Of course, what counts is not only the absolute level of GDPpc but the relative one, i.e. how much has grown Argentina compared to other countries. Next Chart shows the ratio of the GDPpc in PPP terms for Australia, 12 main European countries (Austria, Belgium, Denmark, Finland, France, Germany, (Centre-North) Italy, Holland/Netherlands, Norway, Sweden, Switzerland, UK) and Argentina, compared to the US. Data goes from 1900 to 2010. There are five different phases in the evolution of Argentina’s GDPpc compared to the US and the other countries and regions. In the first phase, from 1900 to the end of the 1930s, Argentina oscillates between 60-80% of the USA’s GDP pc, comparable to the European group (average 67% for Argentina and 69% for the European countries), but clearly below Australia, which moves between 80% and even more than 100% of US GDPpc during the years in which Australia’s incomes were larger than that of the USA (the average for the period was 91%).

In Phase II, from the end of the 1930s to the mid 1940s all three countries and group of countries dropped as percentage of USA’s GDPpc, because this last country doubled the size of the economy between 1938 and 1944 as a result of the economic expansion linked to industrial production for WWII (an average annual growth of more than 12%). In the case of the European countries the decline in the ration was also due to the negative impact of WWII. Although the US gave back some of the economic gains of the war-time expansion during the recession of the immediate postwar period, it remained at a more elevated level; and that expanded economy explains the relative decline of Australia and Argentina, and not something that either country did.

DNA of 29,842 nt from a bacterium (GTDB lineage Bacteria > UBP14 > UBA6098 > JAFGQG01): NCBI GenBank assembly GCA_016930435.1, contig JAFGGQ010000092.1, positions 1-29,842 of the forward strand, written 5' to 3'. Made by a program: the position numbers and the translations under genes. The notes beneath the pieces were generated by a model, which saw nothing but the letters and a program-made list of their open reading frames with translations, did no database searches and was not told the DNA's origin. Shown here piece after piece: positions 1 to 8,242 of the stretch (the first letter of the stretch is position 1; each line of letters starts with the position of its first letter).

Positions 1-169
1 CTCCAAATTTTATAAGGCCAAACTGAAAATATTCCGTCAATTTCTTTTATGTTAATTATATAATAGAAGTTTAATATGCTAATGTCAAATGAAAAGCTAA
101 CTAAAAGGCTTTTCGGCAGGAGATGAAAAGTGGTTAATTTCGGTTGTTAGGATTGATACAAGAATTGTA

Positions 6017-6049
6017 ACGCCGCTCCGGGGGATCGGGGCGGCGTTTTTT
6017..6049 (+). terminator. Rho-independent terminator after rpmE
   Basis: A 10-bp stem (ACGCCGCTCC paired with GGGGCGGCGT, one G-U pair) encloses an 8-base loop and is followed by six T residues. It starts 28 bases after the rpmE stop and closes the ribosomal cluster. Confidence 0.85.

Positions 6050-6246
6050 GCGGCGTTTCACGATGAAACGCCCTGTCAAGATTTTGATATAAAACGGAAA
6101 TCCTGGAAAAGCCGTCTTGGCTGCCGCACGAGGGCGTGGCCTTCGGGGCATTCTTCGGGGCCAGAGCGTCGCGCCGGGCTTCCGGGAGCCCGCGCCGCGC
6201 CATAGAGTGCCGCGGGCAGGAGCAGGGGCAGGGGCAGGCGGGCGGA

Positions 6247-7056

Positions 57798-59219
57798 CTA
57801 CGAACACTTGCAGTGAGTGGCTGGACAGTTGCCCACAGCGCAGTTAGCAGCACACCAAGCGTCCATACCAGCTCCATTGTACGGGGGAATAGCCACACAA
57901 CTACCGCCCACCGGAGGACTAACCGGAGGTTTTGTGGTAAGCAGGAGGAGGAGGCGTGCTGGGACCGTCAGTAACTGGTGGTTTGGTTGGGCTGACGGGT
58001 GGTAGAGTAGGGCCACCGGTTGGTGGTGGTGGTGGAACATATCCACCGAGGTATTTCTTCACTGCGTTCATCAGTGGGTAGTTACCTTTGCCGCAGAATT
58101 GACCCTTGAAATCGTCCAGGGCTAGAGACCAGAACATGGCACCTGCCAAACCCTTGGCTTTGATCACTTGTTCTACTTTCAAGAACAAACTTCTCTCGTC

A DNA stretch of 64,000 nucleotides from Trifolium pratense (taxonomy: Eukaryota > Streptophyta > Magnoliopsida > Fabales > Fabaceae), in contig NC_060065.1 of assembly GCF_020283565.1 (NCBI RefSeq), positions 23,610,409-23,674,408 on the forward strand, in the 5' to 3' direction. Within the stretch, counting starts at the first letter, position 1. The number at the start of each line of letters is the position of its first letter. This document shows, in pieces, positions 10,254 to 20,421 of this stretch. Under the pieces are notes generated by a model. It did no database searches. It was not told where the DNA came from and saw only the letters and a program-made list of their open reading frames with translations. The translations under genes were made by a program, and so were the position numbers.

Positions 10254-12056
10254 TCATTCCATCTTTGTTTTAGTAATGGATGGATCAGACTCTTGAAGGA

In Phase III, from 1945 to 1975 (period that in Argentina starts with the first government of President Perón and ends with the military coup that ended the third government of the Peronist Party) Australia and Argentina stayed on the new and lower plateau resulting from the sharp increase in the US economy: Australia moved down from 91% of USA’s GDPpc on average in Phase I to 77% in Phase III and Argentina from 67% to 49%. Australia has broadly maintained that level until now (with small variations), while Argentina stayed on the new plateau only until the mid 1970s, when the deep drop that is at the core of the “hundred-year-decline” myth took place.

The European countries, on the other hand, helped by the historical war reconstruction efforts (linked to the US-financed Marshall Plan) reached 74% of the US GDP pc, similar to the levels of the pre-WWI era (and way above the previous average for the 1900-1938 period). However, Australia and Argentina, which did not have similar support as Europe, stayed, as noted, at the new and lower plateau. Therefore, comparisons of the relative decline of Argentina (and Australia) against the western European countries is not a tragedy of the former two countries but a triumph of the postwar strategy of reconstructing the capitalist and democratic side of that continent.

So far it has been shown that between 1900 and 1975, that is ¾ of the time into the “hundred years of decline,” both Australia and Argentina have moved broadly in parallel.  Of course, Australia, which has about half the population of Argentina and is endowed with more natural resources than the latter country, was always above in GDP pc even though the relative movement mirrored each other.  If Argentina was declining, then Australia was declining as well. But, in any case, it was due to a single and unprecedented jump in the US economy and not because both countries had changed their previous growth trajectories.

Next Table presents another view of the same evolution: it shows the GDPpc of Argentina and Australia as percentages of the USA and then the percent points (pps) lost by both countries during the periods shown compared to the period between 1900 and 1938. The bottom for Argentina in 1989-1990 is also included in the Table.